[New publication] Priming Translation: Cognitive, Affective, and Social Factors
This innovative volume builds on Michael S. Gazzaniga’s Interpreter Theory toward radically expanding the theoretical and methodological scope of translational priming research.
Gazzaniga’s Interpreter Theory, based on empirical studies carried out with split-brain patients, argues for the Left-Brain Interpreter (LBI), a module in the brain’s left hemisphere that seeks to make sense of their world based on available evidence—and, where no evidence is available, primed by past memories, confabulates coherence. The volume unpacks this idea in translation research to test whether translators are primed to confabulate by the LBI in their own work. Robinson investigates existing empirical research to test hypotheses on the translational links between the LBI and cognitive priming, the Right-Brain Interpreter and affective priming, and the Collective Full-Brain Interpreter and social priming. Taken together, the book seeks to open translational priming studies up to the full range of cognitive, affective, and social primes and to prime cognitive translation researchers to implement this broader dynamic in future research.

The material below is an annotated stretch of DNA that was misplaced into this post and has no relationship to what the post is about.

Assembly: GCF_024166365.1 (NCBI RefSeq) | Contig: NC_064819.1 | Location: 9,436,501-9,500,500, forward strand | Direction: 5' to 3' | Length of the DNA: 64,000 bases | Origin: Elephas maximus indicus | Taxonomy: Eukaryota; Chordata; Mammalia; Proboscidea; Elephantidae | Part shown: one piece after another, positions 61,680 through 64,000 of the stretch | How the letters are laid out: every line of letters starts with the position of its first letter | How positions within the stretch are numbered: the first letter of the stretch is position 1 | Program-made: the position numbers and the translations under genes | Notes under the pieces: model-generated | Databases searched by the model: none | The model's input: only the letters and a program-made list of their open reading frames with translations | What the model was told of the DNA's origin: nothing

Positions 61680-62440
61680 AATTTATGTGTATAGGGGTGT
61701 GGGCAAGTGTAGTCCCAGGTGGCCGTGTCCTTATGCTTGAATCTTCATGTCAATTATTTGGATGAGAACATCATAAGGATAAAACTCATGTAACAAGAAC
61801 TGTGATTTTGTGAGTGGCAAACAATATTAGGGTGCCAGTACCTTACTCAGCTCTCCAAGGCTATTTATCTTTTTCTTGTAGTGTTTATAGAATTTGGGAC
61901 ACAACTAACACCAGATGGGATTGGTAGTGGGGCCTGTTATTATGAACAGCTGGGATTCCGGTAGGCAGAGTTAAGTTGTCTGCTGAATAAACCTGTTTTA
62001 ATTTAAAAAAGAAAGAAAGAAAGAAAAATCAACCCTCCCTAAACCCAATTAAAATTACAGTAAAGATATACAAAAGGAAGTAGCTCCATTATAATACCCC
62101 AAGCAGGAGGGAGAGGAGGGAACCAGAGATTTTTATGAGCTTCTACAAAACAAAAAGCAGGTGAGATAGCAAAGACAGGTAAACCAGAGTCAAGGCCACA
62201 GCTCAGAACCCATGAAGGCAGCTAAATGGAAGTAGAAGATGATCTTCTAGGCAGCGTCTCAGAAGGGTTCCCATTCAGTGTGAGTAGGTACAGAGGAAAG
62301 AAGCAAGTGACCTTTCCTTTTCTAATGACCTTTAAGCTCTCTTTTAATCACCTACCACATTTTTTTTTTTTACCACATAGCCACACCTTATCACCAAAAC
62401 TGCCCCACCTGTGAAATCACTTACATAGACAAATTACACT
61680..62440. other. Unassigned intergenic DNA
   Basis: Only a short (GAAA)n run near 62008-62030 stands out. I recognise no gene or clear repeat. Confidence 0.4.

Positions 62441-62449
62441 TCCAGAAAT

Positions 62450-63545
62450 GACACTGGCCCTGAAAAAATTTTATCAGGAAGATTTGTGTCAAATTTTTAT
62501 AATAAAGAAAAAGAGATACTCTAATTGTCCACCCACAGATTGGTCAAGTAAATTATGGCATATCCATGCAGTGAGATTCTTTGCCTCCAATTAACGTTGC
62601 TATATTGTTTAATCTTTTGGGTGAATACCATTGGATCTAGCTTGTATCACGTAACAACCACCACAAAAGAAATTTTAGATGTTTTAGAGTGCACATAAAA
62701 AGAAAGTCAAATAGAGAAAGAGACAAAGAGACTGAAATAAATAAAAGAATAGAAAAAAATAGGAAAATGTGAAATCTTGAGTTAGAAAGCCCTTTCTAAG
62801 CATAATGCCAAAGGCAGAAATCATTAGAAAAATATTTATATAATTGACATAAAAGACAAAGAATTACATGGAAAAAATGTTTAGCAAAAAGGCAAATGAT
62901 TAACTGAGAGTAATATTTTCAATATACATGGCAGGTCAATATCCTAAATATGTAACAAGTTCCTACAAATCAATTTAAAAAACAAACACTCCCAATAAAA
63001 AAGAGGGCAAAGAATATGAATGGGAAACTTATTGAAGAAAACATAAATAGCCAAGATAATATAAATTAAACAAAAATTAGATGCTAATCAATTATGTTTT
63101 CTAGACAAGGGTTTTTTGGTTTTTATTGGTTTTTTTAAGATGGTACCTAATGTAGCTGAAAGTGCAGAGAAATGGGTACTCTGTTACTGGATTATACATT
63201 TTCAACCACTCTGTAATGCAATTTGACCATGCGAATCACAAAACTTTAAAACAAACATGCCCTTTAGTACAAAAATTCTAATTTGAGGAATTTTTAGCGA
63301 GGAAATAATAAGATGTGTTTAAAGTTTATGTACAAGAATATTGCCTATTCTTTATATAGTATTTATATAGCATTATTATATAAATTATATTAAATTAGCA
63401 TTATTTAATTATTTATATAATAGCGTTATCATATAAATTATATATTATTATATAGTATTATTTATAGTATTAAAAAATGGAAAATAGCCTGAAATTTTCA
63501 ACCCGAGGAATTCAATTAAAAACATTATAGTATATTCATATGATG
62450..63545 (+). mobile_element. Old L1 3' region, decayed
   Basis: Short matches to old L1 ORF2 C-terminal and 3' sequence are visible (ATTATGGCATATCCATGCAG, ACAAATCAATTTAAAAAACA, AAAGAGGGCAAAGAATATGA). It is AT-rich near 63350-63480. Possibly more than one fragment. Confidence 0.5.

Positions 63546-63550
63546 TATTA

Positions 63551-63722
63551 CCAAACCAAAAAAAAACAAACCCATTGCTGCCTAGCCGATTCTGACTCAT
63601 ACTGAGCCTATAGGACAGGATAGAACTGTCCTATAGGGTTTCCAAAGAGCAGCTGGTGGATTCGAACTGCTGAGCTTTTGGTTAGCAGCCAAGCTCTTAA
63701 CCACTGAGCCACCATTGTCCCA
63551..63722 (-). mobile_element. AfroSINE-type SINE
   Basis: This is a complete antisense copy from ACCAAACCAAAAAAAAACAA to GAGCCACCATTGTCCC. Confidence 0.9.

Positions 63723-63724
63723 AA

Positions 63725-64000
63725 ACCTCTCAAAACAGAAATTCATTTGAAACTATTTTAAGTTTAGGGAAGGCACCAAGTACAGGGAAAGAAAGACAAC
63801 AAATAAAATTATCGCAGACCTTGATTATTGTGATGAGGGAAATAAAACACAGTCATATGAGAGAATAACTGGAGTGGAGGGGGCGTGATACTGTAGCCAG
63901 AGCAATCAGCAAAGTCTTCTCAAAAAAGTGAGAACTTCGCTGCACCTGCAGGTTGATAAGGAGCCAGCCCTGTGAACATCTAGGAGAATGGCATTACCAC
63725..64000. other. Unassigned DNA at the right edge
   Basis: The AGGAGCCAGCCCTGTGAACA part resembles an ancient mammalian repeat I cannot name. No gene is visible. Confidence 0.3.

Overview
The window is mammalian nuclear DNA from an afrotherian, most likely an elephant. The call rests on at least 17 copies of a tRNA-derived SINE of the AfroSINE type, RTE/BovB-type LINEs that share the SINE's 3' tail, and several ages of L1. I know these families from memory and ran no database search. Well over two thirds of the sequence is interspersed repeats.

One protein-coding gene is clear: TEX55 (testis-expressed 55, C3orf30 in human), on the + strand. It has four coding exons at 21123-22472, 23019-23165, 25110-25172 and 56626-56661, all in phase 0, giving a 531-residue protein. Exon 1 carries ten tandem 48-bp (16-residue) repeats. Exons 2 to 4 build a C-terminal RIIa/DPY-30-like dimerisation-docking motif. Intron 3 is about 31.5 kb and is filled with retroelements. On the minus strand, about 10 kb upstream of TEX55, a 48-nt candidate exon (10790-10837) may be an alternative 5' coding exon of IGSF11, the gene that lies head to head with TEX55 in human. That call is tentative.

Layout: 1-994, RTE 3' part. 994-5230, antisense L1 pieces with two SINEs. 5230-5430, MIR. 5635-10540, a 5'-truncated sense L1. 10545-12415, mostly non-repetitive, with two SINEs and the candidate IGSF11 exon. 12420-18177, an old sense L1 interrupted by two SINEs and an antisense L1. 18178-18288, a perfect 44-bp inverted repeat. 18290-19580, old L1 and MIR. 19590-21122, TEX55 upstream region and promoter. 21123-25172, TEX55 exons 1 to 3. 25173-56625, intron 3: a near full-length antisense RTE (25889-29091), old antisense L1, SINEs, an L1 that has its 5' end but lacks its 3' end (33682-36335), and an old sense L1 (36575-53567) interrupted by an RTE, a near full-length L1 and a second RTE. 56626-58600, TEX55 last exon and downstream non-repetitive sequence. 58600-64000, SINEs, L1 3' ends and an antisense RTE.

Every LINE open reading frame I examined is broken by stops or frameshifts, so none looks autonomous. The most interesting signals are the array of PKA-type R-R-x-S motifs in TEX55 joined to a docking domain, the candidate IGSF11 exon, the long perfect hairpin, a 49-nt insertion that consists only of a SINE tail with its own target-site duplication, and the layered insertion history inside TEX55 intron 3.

This book will be of interest to scholars in translation and interpreting studies, especially those working in cognitive translation and interpreting studies.